WHO European Region has lowest global breastfeeding rates
Breastfeeding is the best option for infant feeding. It ensures the best trajectory for growth and development, while preventing noncommunicable diseases later in life; it should be exclusive during the first 6 months of life. It is therefore considered one of the most critical behaviours for health promotion and protection.
Significant achievements in maternal and newborn health in the WHO European Region include better attitudes towards pregnant women, respectful collaboration and active engagement of women in decision-making during pregnancy and birth and better quality of care. However, the Region has the lowest breastfeeding rates of all the WHO regions.
In 2006–2012, only an estimated 25% of infants in the WHO European Region were exclusively breastfed for the first 6 months, as compared with 43% in the WHO South-East Asia Region. Recent data on exclusive breastfeeding from 21 countries in the Region show that, on average, 13% of infants are exclusively breastfed during the first 6 months. The average rate of exclusive breastfeeding thus remains far below the global recommendation, although the rates vary substantially across the Region. Even though the rate of early initiation of breastfeeding is very high in some countries, exclusive breastfeeding rates drop rapidly between 4 and 6 months of age and are very low at 6 months.
Mothers with lower socioeconomic status (less income, education and employment) are less likely to begin breastfeeding.
WHO recommends that breastfeeding be initiated within the first hour of birth and be exclusive for 6 months, with the introduction of complementary food after 6 months and continued breastfeeding up until 2 years or beyond.
Long-term health benefits for mothers who breastfeed:
- reduced risks for breast and ovarian cancers and obesity
Benefits for breastfed infants
- reduced risks for diarrhoea and respiratory infections;
- protection against risk for obesity;
- protective effect on the incidence of noncommunicable diseases, notably childhood obesity, cardiovascular disease and diabetes mellitus;
- higher IQ; and
- reduced risk for allergies
In 2002, WHO Member States adopted the Global Strategy for Infant and Young Child Feeding, which advocates comprehensive national policies to promote, protect and support adequate infant and young child feeding practices. The Global Strategy recommends wider implementation of the International Code of Marketing of Breast-Milk Substitutes. The Innocenti Declaration, the Baby-friendly Hospitals Initiative, the WHO Maternal, Infant and Young Child Nutrition Implementation Plan and the World Health Assembly Global Targets for Nutrition 2025 collectively play an important role in promoting increased breastfeeding.
What factors discourage breastfeeding in the WHO European Region?
Poverty, difficulty in accessing health services, social marginalization, obesity (many pregnant women are now overweight or obese), policies in the workplace and the employment market, marketing of breast-milk substitutes, commercial "follow-on" and complementary foods are just some of the reasons for low breastfeeding rates and inequality in the WHO European Region.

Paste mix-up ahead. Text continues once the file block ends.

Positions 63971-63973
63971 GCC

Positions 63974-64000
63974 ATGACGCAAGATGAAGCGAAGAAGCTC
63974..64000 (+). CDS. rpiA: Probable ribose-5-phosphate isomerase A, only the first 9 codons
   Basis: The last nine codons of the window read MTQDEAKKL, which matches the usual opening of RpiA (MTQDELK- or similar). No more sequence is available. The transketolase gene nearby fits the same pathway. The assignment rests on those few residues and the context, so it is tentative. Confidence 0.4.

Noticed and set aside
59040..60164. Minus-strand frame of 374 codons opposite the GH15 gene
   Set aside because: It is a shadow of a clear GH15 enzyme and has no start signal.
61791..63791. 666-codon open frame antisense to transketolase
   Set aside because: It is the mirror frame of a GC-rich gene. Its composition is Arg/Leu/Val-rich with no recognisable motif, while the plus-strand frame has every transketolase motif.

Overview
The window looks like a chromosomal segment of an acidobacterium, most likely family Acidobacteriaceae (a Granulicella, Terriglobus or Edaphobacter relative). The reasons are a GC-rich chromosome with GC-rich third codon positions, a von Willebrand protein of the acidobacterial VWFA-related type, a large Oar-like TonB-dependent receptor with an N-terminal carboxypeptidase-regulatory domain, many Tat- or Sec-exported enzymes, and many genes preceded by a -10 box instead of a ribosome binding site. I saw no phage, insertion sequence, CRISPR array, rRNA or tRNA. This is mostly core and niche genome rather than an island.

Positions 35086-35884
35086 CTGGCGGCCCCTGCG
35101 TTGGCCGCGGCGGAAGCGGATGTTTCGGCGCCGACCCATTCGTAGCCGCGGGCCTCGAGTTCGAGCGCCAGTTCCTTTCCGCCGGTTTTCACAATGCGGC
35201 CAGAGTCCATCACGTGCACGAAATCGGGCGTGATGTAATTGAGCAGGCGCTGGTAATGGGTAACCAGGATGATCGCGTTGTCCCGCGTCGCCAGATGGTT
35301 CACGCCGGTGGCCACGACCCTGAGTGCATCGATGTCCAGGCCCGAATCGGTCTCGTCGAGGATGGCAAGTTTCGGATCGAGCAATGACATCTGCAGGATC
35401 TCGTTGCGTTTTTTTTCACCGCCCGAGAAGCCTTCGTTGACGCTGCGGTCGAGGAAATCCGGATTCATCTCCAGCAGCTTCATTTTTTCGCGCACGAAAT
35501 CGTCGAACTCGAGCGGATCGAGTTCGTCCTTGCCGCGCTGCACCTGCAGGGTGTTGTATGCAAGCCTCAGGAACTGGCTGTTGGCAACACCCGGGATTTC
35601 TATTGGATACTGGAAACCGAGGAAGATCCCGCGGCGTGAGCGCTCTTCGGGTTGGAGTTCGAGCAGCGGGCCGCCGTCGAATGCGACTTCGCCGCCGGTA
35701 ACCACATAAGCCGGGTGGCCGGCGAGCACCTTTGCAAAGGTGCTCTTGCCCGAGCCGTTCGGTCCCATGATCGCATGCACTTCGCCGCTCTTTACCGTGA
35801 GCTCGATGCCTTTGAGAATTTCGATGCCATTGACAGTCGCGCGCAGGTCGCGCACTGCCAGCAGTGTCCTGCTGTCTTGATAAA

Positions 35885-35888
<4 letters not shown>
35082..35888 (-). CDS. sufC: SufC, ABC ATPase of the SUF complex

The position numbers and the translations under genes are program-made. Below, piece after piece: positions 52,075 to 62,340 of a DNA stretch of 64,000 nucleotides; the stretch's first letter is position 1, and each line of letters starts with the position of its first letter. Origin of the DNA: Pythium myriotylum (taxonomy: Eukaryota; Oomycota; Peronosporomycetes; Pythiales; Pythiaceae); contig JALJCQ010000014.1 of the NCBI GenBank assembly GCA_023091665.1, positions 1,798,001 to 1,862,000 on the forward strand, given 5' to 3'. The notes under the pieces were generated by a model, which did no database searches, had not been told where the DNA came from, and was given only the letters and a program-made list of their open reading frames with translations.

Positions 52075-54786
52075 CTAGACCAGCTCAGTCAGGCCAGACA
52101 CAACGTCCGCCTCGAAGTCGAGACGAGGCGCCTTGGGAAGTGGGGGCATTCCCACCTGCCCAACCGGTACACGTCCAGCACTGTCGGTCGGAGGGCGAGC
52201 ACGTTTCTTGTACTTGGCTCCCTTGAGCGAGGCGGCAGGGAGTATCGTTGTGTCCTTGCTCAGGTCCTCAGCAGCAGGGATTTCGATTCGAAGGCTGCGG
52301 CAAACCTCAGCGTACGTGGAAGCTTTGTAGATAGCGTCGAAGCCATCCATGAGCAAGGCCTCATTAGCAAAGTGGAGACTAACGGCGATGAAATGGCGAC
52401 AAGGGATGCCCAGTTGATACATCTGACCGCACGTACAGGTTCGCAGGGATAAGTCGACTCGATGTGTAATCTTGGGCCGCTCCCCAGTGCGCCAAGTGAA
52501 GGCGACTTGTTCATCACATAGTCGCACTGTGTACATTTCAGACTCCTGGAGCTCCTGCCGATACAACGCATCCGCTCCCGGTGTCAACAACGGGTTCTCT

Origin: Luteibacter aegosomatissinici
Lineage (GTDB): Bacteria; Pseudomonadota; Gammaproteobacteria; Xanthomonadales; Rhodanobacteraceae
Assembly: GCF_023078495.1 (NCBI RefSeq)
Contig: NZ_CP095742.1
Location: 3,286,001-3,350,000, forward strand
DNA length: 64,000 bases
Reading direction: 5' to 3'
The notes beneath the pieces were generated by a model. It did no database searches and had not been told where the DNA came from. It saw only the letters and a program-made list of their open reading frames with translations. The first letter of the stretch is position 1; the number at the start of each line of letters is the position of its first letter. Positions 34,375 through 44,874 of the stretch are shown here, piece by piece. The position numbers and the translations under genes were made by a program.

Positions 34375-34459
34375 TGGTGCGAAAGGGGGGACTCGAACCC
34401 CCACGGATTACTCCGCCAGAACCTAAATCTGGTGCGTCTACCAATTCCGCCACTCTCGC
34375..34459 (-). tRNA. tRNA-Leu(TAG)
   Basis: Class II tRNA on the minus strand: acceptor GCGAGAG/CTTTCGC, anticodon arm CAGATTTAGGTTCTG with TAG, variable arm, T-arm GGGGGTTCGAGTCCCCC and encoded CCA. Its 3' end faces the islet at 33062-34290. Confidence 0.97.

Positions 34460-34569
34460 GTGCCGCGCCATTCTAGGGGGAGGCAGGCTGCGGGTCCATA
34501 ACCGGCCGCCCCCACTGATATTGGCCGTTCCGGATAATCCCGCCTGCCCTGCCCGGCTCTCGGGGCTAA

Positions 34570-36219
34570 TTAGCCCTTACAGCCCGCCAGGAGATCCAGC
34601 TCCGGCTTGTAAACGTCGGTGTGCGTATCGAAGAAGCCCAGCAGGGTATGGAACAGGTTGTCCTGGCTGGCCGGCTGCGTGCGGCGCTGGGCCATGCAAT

Mothers with low socioeconomic status are up to 10 times less likely to begin breastfeeding, and this tendency is transmitted through generations.
What can be done to reduce inequity and improve breastfeeding initiation rates?
Promotion of and support for breastfeeding are critical for the development and appropriate nutrition of children. In order to reduce inequities and improve breastfeeding rates, WHO has introduced and promotes a number of initiatives:
- "Beyond the numbers", an approach to analysis of maternal mortality and morbidity rates for improved access to good-quality care;
- promotion and adoption of breastfeeding in hospitals at country level;
- sexuality education and improved quality of family planning services;
- policy assessment and planning at national, regional and local levels; and
- promotion of the rights of women and their families to choice, access and high-quality care.
The WHO Collaborating Centre in Global Nutrition and Health also suggests that the Baby-friendly Hospitals Initiative be extended to all birthing facilities and services, including in the community. Launched in 1991, the aim of the Initiative is to implement practices to protect, promote and support breastfeeding, such as procedures to encourage early initiation and continuing exclusive breastfeeding, in addition to restricting the marketing of breast-milk substitutes in health care settings.
The International Code of Marketing of Breast-milk Substitutes outlines measures that countries can take to limit aggressive, inappropriate marketing of breast-milk substitutes by:
- enacting legislation to restrict the marketing and promotion of infant formulas and other products used as breast-milk substitutes;
- monitoring and enforcing effective sanctions in case of violations; and
- engaging in partnerships with civil society organizations to help governments advocate for enactment, implementation, enforcement and monitoring of the Code.
An article entitled "Breastfeeding initiation at birth can help reduce health inequalities" can be read in the most recent edition of Entre Nous magazine, "Birth in Europe in the 21st century".
World Breastfeeding Week
This year's focus during World Breastfeeding Week is supporting breastfeeding by encouraging family-friendly policies in the workplace. As members of the World Alliance for Breastfeeding Action, WHO and the International Labour Organization highlight how lawmakers, employers, trade unions and co-workers can protect, promote and support breastfeeding in the workplace.